Multitasking (the ability to concurrently run multiple applications) is a characteristic feature of any Windows™ or Windows™-like operating system. Such operating systems generally maintain a system task list identifying all currently-running applications. Relatively little information is kept in the system task list, however, usually being limited to a handle for locating the application and perhaps a title. System task lists of this type notably fail to provide detailed information concerning relationships between or among active applications. For example, a so-called "parent" application may spawn several "child" tasks, all of which would appear separately in the system task list. Moreover, a parent application may spawn a child task and then immediately terminate, in which case only the child task appears in the system task list, likely with attributes that are entirely different from those of the parent task.
Tracking the relationships between parent and child tasks can be highly useful, especially in the context of the above-described client-server application. For example, a cable operator may choose to bill a subscriber only in terms of a parent application, but have the usage total for the parent application reflect any usage of applications spawned by that parent application. Unfortunately, due to the various permutations in the way programs may be implemented in a multitasking environment, as well as the limited information about task relationships typically available from such systems, it becomes a difficult and complicated undertaking to accurately track program usage with currently-available technology.
An embodiment of the present invention provides a method for monitoring application program usage in a computer system having an operating system which controls execution of one or more application programs, with each application program consisting of an executable task and one or more executable subtasks. The method includes the steps of detecting an executable task or subtask executing under the operating system, identifying an application program associated with the executable task or subtask, and tracking information relating to execution of the task or subtask in a manner that does not interfere with their execution.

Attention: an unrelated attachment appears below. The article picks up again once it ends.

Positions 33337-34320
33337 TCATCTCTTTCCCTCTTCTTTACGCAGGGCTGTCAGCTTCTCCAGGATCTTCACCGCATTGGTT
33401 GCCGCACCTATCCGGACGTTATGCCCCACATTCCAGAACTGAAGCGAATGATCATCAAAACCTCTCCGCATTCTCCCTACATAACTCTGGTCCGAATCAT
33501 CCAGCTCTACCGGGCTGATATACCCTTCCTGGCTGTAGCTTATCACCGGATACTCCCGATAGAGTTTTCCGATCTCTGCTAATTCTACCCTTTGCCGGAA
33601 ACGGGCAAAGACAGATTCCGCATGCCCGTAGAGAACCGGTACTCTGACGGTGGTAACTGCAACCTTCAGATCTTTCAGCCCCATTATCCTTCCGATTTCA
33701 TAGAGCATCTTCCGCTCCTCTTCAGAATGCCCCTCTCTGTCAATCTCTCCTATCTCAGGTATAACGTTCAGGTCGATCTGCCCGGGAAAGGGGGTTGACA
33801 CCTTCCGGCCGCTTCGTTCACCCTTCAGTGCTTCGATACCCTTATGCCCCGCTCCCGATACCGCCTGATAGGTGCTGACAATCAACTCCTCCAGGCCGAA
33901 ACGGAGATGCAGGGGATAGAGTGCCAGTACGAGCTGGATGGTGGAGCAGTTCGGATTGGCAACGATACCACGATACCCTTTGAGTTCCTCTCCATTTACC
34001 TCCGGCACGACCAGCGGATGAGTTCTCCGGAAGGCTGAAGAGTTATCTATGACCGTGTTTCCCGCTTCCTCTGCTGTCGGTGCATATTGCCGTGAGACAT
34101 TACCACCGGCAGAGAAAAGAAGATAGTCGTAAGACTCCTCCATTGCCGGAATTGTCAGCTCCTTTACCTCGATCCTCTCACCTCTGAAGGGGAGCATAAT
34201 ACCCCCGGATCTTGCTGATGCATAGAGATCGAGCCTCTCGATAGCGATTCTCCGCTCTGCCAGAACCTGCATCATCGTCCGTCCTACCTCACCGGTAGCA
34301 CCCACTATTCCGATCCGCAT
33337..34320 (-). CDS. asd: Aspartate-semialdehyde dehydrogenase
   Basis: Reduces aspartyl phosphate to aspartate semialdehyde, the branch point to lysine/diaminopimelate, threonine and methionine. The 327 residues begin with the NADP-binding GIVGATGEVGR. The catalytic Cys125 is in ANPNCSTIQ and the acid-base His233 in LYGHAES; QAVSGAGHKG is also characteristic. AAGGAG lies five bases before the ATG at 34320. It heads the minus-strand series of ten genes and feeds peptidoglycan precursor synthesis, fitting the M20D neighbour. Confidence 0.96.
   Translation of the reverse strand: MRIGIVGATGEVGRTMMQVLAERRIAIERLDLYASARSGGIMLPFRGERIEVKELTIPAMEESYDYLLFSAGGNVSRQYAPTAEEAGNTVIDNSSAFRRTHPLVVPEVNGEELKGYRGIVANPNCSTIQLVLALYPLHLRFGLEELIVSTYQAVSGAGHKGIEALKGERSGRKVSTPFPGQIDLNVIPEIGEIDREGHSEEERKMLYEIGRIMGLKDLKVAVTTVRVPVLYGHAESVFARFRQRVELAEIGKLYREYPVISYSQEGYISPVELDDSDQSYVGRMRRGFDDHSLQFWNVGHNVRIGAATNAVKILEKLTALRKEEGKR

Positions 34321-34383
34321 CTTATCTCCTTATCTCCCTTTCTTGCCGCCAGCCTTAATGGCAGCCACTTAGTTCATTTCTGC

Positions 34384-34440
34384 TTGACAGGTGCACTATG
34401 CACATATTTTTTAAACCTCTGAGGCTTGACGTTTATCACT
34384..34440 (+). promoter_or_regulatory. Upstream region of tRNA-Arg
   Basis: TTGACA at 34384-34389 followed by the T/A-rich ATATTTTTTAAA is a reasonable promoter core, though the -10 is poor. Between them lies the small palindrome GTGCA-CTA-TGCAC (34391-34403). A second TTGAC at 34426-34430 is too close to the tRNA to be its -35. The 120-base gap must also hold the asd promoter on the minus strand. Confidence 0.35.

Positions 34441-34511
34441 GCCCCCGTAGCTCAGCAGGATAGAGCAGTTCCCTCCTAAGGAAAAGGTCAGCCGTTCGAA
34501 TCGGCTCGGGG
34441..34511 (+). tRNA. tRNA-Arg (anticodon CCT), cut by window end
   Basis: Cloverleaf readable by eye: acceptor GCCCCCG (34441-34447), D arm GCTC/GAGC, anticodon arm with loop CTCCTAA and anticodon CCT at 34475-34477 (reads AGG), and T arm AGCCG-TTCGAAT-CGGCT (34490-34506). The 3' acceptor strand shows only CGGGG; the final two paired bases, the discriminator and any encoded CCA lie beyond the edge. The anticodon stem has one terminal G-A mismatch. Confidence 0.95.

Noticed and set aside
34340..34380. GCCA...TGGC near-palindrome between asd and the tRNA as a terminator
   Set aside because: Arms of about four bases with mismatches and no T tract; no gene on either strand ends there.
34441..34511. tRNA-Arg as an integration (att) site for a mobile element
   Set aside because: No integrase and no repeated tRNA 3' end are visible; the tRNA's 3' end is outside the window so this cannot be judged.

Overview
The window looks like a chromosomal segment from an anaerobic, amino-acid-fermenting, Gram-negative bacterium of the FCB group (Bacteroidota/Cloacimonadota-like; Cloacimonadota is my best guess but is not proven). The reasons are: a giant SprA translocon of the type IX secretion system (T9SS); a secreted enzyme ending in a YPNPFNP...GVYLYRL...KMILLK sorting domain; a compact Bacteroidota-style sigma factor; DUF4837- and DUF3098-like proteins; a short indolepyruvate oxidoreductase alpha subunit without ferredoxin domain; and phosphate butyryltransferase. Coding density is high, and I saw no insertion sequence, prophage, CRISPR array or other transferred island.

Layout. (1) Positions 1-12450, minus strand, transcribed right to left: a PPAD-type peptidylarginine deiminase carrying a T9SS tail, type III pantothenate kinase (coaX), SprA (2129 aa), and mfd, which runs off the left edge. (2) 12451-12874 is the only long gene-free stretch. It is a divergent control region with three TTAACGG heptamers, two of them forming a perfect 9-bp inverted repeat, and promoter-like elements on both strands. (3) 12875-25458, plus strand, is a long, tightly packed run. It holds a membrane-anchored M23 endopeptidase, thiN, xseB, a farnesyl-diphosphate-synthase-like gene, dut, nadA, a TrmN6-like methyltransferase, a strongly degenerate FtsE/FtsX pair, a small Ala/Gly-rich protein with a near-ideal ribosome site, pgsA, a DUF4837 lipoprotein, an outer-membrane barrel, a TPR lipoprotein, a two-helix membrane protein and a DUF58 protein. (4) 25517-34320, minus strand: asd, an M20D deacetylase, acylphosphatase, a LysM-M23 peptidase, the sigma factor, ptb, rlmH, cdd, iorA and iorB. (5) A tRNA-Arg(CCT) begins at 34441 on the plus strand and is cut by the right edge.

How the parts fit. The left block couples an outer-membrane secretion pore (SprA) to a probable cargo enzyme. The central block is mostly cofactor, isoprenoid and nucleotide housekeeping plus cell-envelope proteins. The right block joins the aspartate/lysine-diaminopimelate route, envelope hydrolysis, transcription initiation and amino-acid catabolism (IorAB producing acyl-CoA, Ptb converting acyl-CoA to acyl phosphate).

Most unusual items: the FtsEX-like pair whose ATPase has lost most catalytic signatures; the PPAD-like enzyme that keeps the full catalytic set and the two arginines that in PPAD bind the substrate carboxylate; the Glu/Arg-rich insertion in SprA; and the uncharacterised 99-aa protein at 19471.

Such embodiments may be particularly useful when applied in a client-server arrangement in which a server computer receives information relating to a client computer's use of application software for the purpose of billing the client user based on the extent of such usage. An example of such a client-server arrangement is where a cable operator provides application program services to subscribers under a usage-based billing arrangement.
FIG. 1 is a schematic diagram illustrating the architecture for an embodiment of the present invention.
FIG. 2 is a flow diagram illustrating the processing logic for an embodiment of the present invention.
The present invention provides a method and apparatus for tracking program usage in a computer system. FIG. 1 illustrates schematically the system architecture for an embodiment of the present invention. In this embodiment, a client computer 1 is coupled to a server computer 8 by a communications link 9. Client computer 1 includes a graphical user interface 3 which enables a user of client computer 1 to launch a variety of displayed application programs. Launched application programs run under the control of an operating system 2 installed on client computer 1. Graphical user interface 3 may launch zero or more tasks 6, corresponding to displayed application programs, and each task 6 may in turn launch zero or more subtasks 7.
Graphical user interface 3 includes a program monitor 4 configured to track program usage information for applications launched by graphical user interface 3. To this end, program monitor 4 maintains a local record file 5 with current status information relating to tasks 6 and subtasks 7 running under operating system 2. Program monitor 4 may also update a remote database 10 resident on server computer 8 with program usage information, preferably identifying such information in a manner which uniquely associates it with client computer 1 to enable server computer 8 to separately maintain program usage information for a plurality of clients. Server computer 8 preferably includes a remote timer 11 which program monitor 4 may use as a trusted time source.